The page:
“Guys like you seldom get arrested. You get killed first.”
Dark City is a devious example of intermingled genres. It’s upfront in its blend of horror and noir, an agenda that’s hinted at within the film’s opening sequence. Danny Haley (Charlton Heston) confidently struts down a city street. Within moments, police sirens sound in the distance, and Haley’s moxie turns to paranoia — an emotion viewers will become well acquainted with for the majority of the film’s runtime. He doesn’t know it yet, but Haley is in for one of noir’s more unsettling underworld descents. Haley is a bookie who runs a crooked joint with Barney (Ed Begley), Augie (Jack Webb) and punchy janitor Soldier (Harry Morgan). Each of these men check out on the noir bingo board: the frazzled veteran, the masochist, the punchy simpleton, and Haley, the smart guy living below his potential. Everyone knows it too, from local policeman Capt. Garvey (Dean Jagger) to his nightclub squeeze Fran Garland (Lizabeth Scott).
The film’s promotional poster.
When she’s not pretending to sing torch songs (there’s plenty of lip-synching going on in classic noir, but, sadly, this one stands out as particularly noticeable), Fran is being coldly received by a lover who barely registers emotion. In this regard, Haley is a classic noir character type — no heart and even less class to back it up. It’s ironic that Heston would go on to define big screen integrity in the coming years with The Ten Commandments (1956) and Ben Hur (1959), but here, with a babyface and a nasty demeanor, he’s terrific. Heston’s range was never especially vast, though he does get ample room to flex his acting when the inciting incident kicks in.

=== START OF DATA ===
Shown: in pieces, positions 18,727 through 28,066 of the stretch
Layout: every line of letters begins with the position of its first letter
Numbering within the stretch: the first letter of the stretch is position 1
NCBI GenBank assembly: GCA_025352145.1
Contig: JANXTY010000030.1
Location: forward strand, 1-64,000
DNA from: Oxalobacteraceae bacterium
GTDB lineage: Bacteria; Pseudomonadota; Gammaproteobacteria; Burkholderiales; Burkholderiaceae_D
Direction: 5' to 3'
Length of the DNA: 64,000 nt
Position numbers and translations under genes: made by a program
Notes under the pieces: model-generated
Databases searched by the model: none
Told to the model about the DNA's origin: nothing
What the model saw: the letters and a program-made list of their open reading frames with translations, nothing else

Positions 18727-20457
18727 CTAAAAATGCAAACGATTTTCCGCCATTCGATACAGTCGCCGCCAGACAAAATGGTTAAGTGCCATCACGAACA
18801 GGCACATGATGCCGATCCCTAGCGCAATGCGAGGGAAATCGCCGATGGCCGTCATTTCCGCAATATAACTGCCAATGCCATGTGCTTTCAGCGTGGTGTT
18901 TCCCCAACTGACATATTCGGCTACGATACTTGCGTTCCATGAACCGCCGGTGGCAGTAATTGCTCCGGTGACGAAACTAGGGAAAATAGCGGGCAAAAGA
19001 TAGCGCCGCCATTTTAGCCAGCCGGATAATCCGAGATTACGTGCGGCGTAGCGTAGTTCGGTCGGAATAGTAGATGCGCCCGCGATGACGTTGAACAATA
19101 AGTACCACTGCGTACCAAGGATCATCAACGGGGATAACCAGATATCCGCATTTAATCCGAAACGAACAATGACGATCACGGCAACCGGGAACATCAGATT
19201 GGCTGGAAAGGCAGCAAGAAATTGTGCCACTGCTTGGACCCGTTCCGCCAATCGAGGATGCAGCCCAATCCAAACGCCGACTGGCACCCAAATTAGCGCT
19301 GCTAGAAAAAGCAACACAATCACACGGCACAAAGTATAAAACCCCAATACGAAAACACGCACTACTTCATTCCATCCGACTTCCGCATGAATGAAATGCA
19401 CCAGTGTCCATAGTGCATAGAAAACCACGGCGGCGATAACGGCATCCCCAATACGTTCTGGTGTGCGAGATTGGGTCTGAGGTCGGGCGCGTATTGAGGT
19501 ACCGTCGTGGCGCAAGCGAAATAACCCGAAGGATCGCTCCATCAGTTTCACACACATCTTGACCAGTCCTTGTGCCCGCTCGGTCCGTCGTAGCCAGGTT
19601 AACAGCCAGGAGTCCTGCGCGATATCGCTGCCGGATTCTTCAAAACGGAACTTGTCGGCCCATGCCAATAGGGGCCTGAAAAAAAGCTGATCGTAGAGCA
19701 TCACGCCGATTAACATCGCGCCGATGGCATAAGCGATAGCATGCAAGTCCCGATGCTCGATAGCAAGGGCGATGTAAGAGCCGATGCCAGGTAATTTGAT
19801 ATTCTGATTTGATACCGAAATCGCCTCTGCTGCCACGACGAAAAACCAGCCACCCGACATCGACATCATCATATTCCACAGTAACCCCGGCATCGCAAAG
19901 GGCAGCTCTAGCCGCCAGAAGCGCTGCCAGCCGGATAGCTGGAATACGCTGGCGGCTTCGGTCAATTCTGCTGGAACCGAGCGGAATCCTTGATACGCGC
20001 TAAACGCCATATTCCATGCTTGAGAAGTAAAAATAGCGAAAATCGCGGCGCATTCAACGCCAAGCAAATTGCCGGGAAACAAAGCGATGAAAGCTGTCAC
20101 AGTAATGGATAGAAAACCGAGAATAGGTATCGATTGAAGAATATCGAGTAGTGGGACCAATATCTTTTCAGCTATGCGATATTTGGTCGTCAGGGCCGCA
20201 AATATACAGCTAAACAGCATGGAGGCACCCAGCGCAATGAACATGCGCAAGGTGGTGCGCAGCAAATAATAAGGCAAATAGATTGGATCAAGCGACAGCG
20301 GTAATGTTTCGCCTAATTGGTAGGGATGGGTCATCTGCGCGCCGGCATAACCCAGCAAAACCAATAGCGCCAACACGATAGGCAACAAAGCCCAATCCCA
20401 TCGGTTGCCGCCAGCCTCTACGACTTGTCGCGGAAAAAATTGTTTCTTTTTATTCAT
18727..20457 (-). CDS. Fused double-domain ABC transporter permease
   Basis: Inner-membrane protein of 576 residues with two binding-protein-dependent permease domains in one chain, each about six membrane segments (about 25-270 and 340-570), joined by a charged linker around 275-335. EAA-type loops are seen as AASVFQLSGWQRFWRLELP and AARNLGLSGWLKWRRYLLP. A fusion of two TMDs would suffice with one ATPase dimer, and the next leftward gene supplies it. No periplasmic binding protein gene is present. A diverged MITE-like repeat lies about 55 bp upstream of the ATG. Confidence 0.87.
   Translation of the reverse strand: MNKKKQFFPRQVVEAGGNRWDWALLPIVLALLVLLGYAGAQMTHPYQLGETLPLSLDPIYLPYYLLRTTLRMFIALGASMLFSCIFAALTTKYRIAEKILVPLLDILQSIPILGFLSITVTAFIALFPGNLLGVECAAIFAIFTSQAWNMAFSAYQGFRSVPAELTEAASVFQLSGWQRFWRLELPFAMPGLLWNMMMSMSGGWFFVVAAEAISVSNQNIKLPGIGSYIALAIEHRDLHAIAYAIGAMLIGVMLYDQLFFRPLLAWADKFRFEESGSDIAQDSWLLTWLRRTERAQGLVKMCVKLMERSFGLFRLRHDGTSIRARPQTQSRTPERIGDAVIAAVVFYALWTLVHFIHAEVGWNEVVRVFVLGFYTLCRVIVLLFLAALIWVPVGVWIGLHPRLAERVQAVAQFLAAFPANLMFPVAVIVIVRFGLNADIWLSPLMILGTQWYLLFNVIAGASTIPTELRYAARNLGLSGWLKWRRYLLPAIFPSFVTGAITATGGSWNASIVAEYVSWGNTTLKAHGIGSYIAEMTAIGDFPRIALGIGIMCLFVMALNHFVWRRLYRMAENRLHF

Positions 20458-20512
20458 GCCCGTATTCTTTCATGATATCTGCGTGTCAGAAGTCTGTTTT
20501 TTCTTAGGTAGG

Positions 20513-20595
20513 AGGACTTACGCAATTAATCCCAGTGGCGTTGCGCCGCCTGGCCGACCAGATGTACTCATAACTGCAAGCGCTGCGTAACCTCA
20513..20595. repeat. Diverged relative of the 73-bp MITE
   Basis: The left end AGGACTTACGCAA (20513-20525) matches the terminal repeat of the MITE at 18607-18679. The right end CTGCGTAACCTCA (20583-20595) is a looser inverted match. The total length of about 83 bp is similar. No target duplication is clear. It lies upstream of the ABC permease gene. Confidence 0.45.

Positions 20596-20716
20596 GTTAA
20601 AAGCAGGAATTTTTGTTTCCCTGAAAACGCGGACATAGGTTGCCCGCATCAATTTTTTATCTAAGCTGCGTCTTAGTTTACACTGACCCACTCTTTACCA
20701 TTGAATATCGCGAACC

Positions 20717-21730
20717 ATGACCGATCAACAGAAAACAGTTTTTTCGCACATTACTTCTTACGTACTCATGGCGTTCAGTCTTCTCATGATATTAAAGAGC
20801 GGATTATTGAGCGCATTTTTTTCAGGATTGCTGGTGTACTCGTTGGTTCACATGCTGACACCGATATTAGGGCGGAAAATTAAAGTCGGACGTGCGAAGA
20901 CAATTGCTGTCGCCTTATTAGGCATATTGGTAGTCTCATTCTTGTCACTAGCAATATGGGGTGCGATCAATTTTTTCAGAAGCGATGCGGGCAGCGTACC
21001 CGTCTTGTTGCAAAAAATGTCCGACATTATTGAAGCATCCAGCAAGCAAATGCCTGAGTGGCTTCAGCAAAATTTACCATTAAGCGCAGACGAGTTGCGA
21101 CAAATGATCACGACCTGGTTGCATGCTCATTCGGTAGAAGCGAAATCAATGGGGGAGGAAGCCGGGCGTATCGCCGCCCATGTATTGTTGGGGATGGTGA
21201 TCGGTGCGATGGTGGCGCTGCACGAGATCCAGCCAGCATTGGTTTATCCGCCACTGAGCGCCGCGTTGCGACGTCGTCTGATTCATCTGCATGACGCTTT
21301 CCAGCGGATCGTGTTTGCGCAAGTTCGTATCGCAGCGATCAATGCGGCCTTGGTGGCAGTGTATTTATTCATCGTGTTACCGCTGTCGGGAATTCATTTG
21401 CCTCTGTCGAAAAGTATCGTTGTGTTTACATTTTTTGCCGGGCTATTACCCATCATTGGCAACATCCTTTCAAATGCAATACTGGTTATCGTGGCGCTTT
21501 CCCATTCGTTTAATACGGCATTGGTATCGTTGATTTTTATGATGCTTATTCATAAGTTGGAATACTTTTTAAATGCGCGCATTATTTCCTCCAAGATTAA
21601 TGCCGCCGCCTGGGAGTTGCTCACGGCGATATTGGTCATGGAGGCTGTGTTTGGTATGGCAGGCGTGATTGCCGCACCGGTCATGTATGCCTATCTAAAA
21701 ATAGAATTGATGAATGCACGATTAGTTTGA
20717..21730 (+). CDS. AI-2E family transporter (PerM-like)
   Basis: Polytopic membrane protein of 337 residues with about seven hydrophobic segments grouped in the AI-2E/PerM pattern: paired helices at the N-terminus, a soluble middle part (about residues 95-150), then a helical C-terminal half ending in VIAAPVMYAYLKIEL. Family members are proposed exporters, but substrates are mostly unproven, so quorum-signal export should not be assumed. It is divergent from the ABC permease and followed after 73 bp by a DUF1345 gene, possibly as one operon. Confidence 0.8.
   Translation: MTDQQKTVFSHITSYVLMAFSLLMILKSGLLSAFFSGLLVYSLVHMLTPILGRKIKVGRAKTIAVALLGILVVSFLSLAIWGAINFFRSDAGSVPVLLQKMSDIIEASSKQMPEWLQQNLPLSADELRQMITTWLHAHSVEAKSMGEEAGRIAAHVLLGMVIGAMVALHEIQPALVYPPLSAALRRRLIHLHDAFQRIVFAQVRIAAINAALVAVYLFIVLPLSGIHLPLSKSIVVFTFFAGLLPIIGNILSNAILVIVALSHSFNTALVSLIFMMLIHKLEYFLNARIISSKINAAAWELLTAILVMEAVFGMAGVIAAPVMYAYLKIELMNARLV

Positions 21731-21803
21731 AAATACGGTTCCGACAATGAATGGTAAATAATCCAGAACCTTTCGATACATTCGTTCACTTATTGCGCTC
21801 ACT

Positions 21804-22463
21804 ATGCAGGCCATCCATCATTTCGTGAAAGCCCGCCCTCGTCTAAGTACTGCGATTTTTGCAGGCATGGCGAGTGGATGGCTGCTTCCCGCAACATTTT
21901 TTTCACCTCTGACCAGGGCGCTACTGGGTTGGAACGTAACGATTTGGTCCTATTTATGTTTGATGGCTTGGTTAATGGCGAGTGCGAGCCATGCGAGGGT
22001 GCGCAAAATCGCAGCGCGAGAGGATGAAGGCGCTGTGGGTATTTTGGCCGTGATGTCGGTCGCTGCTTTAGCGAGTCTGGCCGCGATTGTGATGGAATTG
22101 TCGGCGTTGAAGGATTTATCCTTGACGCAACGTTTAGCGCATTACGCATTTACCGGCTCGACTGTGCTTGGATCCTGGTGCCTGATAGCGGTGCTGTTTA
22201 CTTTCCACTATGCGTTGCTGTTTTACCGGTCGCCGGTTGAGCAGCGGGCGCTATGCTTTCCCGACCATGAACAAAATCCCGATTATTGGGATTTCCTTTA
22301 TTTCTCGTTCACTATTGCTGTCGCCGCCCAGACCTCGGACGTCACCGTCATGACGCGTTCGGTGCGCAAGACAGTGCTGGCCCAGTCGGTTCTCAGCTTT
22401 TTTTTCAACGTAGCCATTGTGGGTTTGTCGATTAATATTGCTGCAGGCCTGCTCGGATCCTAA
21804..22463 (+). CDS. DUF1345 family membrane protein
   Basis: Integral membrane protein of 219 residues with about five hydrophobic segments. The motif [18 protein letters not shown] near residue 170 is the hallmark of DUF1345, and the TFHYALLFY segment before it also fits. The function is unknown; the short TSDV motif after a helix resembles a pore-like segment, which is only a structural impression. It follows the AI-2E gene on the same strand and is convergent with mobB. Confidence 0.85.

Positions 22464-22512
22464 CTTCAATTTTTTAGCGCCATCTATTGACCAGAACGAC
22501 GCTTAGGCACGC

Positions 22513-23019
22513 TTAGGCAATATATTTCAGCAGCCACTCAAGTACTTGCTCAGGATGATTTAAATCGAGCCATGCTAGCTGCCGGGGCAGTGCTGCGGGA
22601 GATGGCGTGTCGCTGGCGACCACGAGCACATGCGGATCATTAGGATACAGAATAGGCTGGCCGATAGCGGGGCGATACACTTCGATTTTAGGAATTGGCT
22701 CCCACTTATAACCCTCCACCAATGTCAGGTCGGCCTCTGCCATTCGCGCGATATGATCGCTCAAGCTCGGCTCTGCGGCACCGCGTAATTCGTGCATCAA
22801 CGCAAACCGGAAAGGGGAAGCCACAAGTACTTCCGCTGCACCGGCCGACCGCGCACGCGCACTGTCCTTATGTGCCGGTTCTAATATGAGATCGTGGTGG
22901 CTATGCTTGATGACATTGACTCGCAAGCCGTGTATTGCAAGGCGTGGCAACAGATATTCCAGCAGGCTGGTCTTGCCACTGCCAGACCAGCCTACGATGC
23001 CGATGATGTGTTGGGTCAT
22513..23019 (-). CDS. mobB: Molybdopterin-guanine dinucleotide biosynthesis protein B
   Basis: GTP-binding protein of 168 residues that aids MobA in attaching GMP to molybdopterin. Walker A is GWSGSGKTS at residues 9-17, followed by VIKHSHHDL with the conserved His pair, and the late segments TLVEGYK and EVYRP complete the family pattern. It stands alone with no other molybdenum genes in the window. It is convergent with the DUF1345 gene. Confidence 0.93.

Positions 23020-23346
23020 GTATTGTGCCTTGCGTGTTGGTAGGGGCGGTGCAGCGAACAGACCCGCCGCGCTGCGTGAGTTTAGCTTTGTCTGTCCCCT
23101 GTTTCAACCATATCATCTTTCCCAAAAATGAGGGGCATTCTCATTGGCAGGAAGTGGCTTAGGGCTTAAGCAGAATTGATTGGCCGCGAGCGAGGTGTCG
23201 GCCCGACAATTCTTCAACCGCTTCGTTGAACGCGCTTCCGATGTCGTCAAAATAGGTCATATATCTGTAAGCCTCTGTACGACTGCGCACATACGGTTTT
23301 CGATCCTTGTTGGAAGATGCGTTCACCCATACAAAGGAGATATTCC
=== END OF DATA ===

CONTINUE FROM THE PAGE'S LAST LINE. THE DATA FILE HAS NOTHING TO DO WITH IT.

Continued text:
That kicker arrives in the form of Arthur Winant (Don DeFore), a businessman who comes into town looking for a good time. Taken by Garland’s feminine wiles, Winant gets thoroughly played in a backroom poker game by Haley and his associates. It’s a stellar scene in terms of style, driven by DeFore’s sweaty brow and Victor Milner’s corrosively lit high angles, which drives home the character’s anxiety. Winant offs himself later that night, leaving behind a family, a sizable debt, and a police investigation that puts Haley’s gang in hot water. Oh, and Winant’s brother Sidney Vincent (Mike Mazurki), is a boogeyman-type criminal who comes into town looking for revenge.
Haley and the boys pull a fast one on Arthur Winant.
This is where the film begins to sow its horror oats. In a scene that maximizes both its actors and its fearful tone, Barney is murdered by an offscreen assailant — seen only in his outline and the shape of his massive hands. It calls to mind the finest works of Val Lewton, in that it provokes terror without showing a direct cause, and it spins Dark City into an unexpected direction. Suddenly, Haley’s world is one of chilling paranoia.
Director William Dieterle heightens this mood, as quick cuts contrast with camerawork that’s noticeably static, and the fear that Heston tries to suppress is contagious. It gets to the point where I find myself nervously scanning the docks for Winant when Haley and Fran take a pier-side stroll. The “River Of The Underworld” anecdote in this scene is another chilly touch, one which sums up the personal stakes before Haley and Augie hit the road in search of Arthur Winant’s widow (Viveca Lindfors).